The Screen-Free Quarantine – Day 23
Coronaschooling is 122% less stressful now that the pressure of meeting the standards of the public school is off my back. I’ve planned and worked to create assignments for both children over the weekend, and have everything organized, and our days run as smoothly as can be expected in a house of five people during a scary virus pandemic.
Both boys are settling into a groove. Jacob likes to work ahead and get his schoolwork done quickly, preferring to badger me to play rummy with him when he’s done. Sitting across a table from him, watching him try to bluff me reminds me of his Grandpa in so many ways.
Daniel prefers to work on his schoolwork and dawdle, fidget, dream, sketch and anything else other than actually do the work. He constantly daydreams and his work frequently returns to me with sketches and artwork in the margins. We are working on having him doodle on separate sheets of paper so that when he returns to school, he doesn’t drive his teacher crazy with his imaginative sketches.
Both boys, though, are getting quite a bit of work done every day, and their capabilities have increased since I’ve begun teaching them. They are becoming more independent and more collaborative at the same time. I have them working together on Science and Literature, and I allow them to share ideas and answers. They love to take turns reading paragraphs from the Literature book, and they like to listen to each other when it is time to discuss what we’ve read.
We work Math separately, and Jacob is so quick, it boggles my mind. Daniel fights math, but he’s actually just as quick as Jacob, but he has a lack of interest in math because it doesn’t fit in with his love of big dreams and physical activity.
Kasie was scheduled to take a big Precalculus test today, but her professor was having wi-fi problems. So, it has been put off until tomorrow (Thursday). We are all on edge about this test. She needs a good grade in Precalculus in order to get in to FIT, where she wants to go to pursue her dreams of getting a degree in Astronomy. She understands Precalculus, and when she’s working with her tutor, she does well. But when it is time to take the test on the computer, she fails — in an epic fashion. The professor has offered to give her an oral exam, over Zoom, and I am hoping — I am praying — that she does well. She has worked so hard.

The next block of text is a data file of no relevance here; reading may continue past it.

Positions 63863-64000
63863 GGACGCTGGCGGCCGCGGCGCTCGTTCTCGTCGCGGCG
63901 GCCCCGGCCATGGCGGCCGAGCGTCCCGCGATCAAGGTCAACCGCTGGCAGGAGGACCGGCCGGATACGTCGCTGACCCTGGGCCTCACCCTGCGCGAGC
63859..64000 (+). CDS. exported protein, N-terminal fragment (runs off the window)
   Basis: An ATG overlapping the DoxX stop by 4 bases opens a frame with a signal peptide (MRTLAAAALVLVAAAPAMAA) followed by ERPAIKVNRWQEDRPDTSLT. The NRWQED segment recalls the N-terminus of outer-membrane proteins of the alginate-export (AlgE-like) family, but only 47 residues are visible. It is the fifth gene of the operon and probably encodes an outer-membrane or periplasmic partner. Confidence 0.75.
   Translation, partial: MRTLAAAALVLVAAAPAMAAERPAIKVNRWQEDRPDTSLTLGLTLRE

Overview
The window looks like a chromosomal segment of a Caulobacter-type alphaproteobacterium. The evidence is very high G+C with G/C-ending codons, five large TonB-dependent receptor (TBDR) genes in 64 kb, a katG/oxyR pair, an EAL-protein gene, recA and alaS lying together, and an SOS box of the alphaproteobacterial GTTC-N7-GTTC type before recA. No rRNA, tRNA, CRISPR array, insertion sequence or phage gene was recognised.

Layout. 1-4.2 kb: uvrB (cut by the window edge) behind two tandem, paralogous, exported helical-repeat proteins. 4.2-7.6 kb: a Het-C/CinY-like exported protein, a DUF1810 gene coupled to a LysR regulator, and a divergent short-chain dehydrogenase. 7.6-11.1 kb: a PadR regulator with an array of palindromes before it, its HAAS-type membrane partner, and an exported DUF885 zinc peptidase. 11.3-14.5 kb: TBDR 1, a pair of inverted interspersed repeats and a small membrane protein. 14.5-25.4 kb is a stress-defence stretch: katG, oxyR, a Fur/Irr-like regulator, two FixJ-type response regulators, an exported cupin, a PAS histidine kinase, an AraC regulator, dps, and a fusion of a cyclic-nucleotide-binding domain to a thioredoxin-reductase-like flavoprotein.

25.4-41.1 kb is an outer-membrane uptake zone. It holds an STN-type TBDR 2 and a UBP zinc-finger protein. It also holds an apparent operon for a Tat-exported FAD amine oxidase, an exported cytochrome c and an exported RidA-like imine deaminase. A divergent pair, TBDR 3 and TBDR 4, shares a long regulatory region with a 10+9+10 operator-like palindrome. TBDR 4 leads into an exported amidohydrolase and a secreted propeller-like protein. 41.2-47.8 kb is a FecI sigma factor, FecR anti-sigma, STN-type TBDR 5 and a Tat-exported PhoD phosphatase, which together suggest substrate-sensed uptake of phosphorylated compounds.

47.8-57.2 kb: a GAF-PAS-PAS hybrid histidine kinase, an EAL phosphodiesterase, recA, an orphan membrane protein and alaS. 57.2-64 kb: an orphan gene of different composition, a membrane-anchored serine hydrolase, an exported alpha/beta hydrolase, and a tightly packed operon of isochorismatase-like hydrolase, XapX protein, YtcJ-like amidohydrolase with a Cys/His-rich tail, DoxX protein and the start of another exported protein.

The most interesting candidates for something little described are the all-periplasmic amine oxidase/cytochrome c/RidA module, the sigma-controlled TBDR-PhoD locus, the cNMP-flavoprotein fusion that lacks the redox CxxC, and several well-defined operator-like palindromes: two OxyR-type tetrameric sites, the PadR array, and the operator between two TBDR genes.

To relieve the pressure of her work and the monotony of quarantine, we took to the KNT (Kasie Nature Trail) yesterday as a family. Mike and I counted to thirty while the kids ran off in separate directions to hide behind trees and shrubs. Mike and I sought them out, and as we found each child, they were enlisted in the search for the still hidden ones. We found Kasie first. She was wearing a bright purple shirt and bright orange sneakers, which were hard to hid in the mostly green and brown woods.
The second time she hid, she was so cute, curled in a ball behind a tree. She had scooped handfuls of leaves over her feet to hide her fluorescent shoes. She said that tomorrow, she planned to wear something dark, to better camouflage herself.
Earlier in the day, after lunch, we went for a walk on the KNT, and as we walked together, the kids and I sang a version of the song, Tremble. The chorus goes, “Jesus, Jesus, you make the darkness tremble, Jesus, Jesus, you silence fear.” We inserted scary things to us into the place where darkness and fear go.
Jesus, Jesus you make the
tremble, Jesus, Jesus, you silence fear.
How could it not be a good day, crunching through the dry leaves, listening to praises to Jesus from little voices? Hearing them cast their cares onto the worthy shoulders of the King who conquered death? It was a moment I will remember for my entire life.
Mike and I have decided that if we need alone time, we will be taking the kids out into the woods, which span about 6 acres behind us, to play hide and seek. We will count, let them disperse, and then go inside for our alone time. They’ll stay still and quiet for a long time while they wait for us to “find” them!
The garden at #thebookfarm is exploding. Today we harvested white pomegranate and some greens. The mangos are fist-sized now, and I’m looking forward to an early harvest on a few of my trees. Maybe June? I can’t wait. I even have my first baby tomato. I’ve never grown tomatoes before, but I have some serious salsa addicts, so it’s time to learn. My Cilantro has gone to seed because of the heat, so I let it burst into sprays of tiny white flowers that are actually quite beautiful. As soon as the seeds drop, I will pick the flowers and put them in a vase. Walking the garden and #thebookfarm is one of the highlights of my day.
Not much else to report here. We feel very insulated from the effects of the virus out here. Mike’s supervisor at work was tested for the virus yesterday. That hits very close to home, but it’s been 18 days now, since he’s been to work, so we figure we are in the clear. Hopefully. Still, we are social distancing. Better to be safe than sorry.
We are praying for his supervisor and his coworkers. His supervisor has young children. Hoping she tests negative. I would assume that this week and next will be the worst of it, but I don’t know. It’s difficult to get a real understanding of how bad things are out there. Especially when I don’t listen to the news or watch television. With the kids around me basically all of my waking hours, I can’t even scroll through Facebook to read what’s going on in other peoples lives.
I hope and pray that all of you reading this are well. Praying that we all get through this and that we find ourselves having learned many valuable lessons through this nightmare. I know I learn something new every day, and I vow to never go back to the way I was before.